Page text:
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D. Raz, M.W. Seeliger, H. Mayser, C.L. Percicot, G.N. Lambrou, R. Ofri; mfVEP and mfERG in Monkeys with and without Continuous Stimulus Position Monitoring . Invest. Ophthalmol. Vis. Sci. 2003;44(13):4117.
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© ARVO (1962-2015); The Authors (2016-present)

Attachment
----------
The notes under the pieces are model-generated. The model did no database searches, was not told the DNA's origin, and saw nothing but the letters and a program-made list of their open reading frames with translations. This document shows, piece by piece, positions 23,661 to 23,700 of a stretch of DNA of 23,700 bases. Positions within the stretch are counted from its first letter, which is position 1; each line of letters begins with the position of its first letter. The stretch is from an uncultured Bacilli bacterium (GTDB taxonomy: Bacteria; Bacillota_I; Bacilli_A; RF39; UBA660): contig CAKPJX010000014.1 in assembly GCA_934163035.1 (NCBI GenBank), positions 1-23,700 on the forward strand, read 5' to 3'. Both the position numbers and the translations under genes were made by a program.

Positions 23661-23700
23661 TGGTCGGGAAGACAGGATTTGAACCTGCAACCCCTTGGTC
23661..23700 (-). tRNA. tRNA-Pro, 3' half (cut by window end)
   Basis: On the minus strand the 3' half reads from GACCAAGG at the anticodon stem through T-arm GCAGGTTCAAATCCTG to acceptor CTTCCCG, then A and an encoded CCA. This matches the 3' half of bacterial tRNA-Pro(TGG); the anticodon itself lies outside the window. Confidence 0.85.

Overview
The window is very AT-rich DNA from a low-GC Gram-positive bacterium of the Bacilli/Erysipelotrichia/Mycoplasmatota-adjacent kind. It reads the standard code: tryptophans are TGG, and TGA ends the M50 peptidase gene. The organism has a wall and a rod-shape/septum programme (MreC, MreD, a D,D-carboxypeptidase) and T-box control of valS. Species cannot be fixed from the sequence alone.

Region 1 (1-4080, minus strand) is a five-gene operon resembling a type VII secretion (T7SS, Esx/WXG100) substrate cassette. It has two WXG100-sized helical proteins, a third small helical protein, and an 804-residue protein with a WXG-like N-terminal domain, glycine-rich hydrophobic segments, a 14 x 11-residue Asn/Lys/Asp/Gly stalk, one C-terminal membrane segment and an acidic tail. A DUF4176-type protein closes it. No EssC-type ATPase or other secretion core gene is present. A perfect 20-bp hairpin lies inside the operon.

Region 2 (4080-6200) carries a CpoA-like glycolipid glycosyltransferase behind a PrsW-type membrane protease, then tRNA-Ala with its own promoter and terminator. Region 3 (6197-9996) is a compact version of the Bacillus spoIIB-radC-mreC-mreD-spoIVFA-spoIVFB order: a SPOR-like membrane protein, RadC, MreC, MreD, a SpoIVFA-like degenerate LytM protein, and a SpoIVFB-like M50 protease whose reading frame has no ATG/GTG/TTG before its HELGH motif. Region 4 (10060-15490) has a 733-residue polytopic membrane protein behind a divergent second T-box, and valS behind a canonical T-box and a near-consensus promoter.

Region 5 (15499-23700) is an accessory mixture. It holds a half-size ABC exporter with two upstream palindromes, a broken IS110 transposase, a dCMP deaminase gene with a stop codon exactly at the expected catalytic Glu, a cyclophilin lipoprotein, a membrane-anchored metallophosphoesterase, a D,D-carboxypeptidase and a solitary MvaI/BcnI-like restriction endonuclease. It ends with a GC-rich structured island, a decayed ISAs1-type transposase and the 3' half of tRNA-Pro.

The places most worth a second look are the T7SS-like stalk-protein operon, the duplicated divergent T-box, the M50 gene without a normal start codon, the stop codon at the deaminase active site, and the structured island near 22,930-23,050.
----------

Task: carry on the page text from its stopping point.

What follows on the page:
Purpose:To compare multifocal visual evoked potentials (mfVEP) and multifocal electroretinograms (mfERGs) obtained with and without continuous stimulus positioning monitoring (cspm), and to compare mfERG responses recorded with laser versus a cathode ray tube monitor (CRT) for stimulation. Methods:Unscaled stimulus arrays, containing a variable number of hexagons, were used to elicit mfERGs in Cynomolgus monkeys. mfVEPs were evoked with a quadratic 4X4 checkerboard, each element divided into smaller checks alternating between black and white. During both mfVEP and mfERG recordings the fundus structures were monitored through the infrared channel of a scanning-laser ophthalmoscope (SLO), thus permitting cspm. The stimulus was then added either by a miniature CRT projecting into the optical pathway of the SLO, or the 514 nm Argon channel of the SLO (mfERG only). Alternatively, recordings were conducted with the stimuli projected on a CRT screen at a distance of 33 cm. All recordings were performed with a VERIS system except the argon channel stimulation performed with a Roland Consult system. Results:mfVEPs obtained with and without cspm yielded similar results, with large central responses and very small peripheral ones. A high resolution of 12X12 alternating checks in each element was found best for the CRT screen stimulation, whereas a lower resolution of 2X2 was most suitable when using cspm. mfERGs were well recordable with all three modes of stimulation. However, once the size of the hexagons became small, the trace array amplitudes showed a central dip rather than the usual peak. Conclusions:We have shown, for the first time, the feasibility of recording mfVEP in monkeys, which may provide a tool for the study of retino-cortical pathway disorders such as glaucoma and optic neuritis. Cspm facilitates positioning and refractive correction in mfVEP and mfERG recordings in non-verbal subjects. The larger optimal pattern size in mfVEP with cspm (which features a smaller projection area compared to standard CRT screen stimulation), together with the loss of the central peak in mfERG with increasing number of hexagons, indicates that there may be a minimal area size required for both methods. This will be further investigated.
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